Lee officials hope digital sign will help curb speeding

DETERRING SPEEDERS — The Town of Lee is buying a portable radar-speed sign, similar to this device as seen on Jervis Avenue in Rome, in an effort to slow down speeding drivers after getting complaints from residents. (Sentinel photo by John Clifford)

Lee officials hope digital sign will help curb speeding

DETERRING SPEEDERS — The Town of Lee is buying a portable radar-speed sign, similar to this device as seen on Jervis Avenue in Rome, in an effort to slow down speeding drivers after getting complaints from residents. (Sentinel photo by John Clifford)

Article originally published on romesentinel.com on

TOWN OF LEE — Responding to complaints about speeding vehicles in subdivisions and other locations, the town is buying a portable digital speed sign that can be set up alongside roadways in hopes of slowing down drivers.

The Town Board on Tuesday night approved pursuing an approximately $3,000 purchase of an Evolis radar-speed sign from Elan City Inc. of Long Island City.

The sign was suggested to the board by town Highway Superintendent William Baker, who referred to “still quite a few calls” from persons in subdivisions such as Delta Terrace regarding “people speeding there.”

The highway superintendent added that the sign would “help slow people down,” and benefit public safety.

Similar signs have been placed around Rome by the Rome Police Department, including Jervis Avenue in Rome as well as on Route 825 on the Griffiss
Business and Technology Park near the Rome Free Academy campus.

For such signs, a digital display indicates the speed of an approaching vehicle compared to a posted speed limit and there also can be corresponding messages on the sign.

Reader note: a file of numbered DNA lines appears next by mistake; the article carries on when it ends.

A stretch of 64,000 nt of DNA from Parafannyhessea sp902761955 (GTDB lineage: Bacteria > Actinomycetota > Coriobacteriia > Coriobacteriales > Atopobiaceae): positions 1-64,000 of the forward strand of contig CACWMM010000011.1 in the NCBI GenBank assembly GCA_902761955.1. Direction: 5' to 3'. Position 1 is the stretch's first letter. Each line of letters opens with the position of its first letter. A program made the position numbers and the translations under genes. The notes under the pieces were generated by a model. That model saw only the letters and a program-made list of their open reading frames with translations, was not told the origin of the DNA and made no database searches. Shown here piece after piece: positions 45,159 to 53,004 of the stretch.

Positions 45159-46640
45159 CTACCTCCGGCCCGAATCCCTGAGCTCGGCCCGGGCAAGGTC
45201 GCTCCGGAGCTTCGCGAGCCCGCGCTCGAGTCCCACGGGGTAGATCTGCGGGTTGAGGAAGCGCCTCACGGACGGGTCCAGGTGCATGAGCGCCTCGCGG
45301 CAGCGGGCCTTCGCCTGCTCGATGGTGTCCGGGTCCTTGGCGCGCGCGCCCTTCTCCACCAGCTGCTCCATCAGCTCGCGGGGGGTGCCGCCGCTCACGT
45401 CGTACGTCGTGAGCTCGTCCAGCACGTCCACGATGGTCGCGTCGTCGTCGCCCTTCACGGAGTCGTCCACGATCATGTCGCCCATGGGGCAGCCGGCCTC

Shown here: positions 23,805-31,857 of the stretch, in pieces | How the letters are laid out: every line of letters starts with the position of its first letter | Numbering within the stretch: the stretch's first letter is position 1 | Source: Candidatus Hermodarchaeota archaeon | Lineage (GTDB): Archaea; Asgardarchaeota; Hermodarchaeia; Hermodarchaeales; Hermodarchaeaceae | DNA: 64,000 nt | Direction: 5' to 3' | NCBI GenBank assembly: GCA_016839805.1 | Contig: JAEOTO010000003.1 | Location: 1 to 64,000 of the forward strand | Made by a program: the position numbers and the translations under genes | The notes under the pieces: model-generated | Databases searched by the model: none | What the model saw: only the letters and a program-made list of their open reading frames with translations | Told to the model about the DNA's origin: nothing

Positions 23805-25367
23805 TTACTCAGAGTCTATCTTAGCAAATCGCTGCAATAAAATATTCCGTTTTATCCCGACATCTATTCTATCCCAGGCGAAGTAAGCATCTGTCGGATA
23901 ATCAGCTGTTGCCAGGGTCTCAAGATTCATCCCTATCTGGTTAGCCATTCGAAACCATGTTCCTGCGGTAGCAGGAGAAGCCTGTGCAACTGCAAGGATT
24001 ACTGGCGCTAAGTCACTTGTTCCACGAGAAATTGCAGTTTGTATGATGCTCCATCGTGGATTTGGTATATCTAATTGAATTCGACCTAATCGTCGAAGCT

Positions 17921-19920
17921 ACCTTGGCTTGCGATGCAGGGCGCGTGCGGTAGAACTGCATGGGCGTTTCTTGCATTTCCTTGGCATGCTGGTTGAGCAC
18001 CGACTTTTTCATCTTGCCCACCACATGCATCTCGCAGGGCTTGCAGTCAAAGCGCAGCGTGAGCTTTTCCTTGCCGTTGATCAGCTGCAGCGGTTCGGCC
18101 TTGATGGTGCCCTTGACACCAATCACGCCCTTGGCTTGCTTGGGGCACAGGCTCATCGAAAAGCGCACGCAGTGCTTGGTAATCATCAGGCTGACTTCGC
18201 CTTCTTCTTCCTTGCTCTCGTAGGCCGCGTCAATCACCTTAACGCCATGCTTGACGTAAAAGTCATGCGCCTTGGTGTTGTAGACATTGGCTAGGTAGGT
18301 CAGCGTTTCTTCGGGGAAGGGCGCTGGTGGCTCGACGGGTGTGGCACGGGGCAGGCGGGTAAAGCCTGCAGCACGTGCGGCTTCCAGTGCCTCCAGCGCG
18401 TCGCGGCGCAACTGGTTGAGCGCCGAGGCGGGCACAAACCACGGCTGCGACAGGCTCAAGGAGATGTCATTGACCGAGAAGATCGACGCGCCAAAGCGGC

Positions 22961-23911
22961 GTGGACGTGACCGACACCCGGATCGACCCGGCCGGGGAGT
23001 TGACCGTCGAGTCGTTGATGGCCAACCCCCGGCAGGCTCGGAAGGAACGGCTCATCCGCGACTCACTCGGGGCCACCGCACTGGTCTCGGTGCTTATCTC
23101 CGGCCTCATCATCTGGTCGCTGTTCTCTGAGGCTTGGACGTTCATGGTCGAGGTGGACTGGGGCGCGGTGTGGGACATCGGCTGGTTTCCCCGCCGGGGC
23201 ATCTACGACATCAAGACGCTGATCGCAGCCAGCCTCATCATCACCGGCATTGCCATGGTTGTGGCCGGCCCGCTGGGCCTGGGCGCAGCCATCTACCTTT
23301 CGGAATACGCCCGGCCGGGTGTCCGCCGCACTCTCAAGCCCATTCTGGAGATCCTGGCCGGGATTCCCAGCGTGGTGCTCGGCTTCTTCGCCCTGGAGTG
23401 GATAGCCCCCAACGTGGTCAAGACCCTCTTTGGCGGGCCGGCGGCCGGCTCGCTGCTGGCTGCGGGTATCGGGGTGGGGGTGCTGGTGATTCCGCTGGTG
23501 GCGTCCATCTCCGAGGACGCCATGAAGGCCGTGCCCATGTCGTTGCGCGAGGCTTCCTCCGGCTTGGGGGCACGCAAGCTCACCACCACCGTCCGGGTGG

For example, Baker said the sign being purchased by Lee can include messages like “slow down” or “thank you,” depending on the vehicle’s speed.

The town last year checked into a resident’s request for road speed bumps in a subdivision to curb speeders, but found that the Cornell Local Roads Program for technical assistance and training did not recommend them in subdivisions because of concerns such as being used as ramps by children on skateboards and bicycles.

The digital signs can “be a deterrent,” said Baker, plus the portable device can “move from development to development” to help target speeding in specific neighborhoods or problem areas.

Baker added, “I think they work,” and board members agreed with the idea.

There are “a lot of places we could put them,” Baker said of the signs.

He said after the meeting that the portable sign to be purchased by the town would be set up in various subdivisions plus other locations where concerns have been expressed, such as Sulphur Springs Road.



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